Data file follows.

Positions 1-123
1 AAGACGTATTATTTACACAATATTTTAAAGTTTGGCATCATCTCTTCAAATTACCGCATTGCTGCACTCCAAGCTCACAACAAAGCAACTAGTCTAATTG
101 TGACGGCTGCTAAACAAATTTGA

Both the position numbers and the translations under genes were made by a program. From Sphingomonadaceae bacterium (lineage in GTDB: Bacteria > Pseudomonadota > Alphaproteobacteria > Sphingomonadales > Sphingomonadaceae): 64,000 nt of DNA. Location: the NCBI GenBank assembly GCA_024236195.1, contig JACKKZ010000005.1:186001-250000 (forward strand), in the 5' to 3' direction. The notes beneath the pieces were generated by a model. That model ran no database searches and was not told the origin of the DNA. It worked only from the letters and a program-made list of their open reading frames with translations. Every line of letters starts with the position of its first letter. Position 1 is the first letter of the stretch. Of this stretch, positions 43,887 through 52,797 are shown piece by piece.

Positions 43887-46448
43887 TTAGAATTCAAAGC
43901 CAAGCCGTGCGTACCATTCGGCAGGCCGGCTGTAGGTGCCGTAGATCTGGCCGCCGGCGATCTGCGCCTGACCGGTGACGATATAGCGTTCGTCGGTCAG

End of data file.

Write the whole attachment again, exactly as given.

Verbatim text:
Positions 1-123
1 AAGACGTATTATTTACACAATATTTTAAAGTTTGGCATCATCTCTTCAAATTACCGCATTGCTGCACTCCAAGCTCACAACAAAGCAACTAGTCTAATTG
101 TGACGGCTGCTAAACAAATTTGA

Both the position numbers and the translations under genes were made by a program. From Sphingomonadaceae bacterium (lineage in GTDB: Bacteria > Pseudomonadota > Alphaproteobacteria > Sphingomonadales > Sphingomonadaceae): 64,000 nt of DNA. Location: the NCBI GenBank assembly GCA_024236195.1, contig JACKKZ010000005.1:186001-250000 (forward strand), in the 5' to 3' direction. The notes beneath the pieces were generated by a model. That model ran no database searches and was not told the origin of the DNA. It worked only from the letters and a program-made list of their open reading frames with translations. Every line of letters starts with the position of its first letter. Position 1 is the first letter of the stretch. Of this stretch, positions 43,887 through 52,797 are shown piece by piece.

Positions 43887-46448
43887 TTAGAATTCAAAGC
43901 CAAGCCGTGCGTACCATTCGGCAGGCCGGCTGTAGGTGCCGTAGATCTGGCCGCCGGCGATCTGCGCCTGACCGGTGACGATATAGCGTTCGTCGGTCAG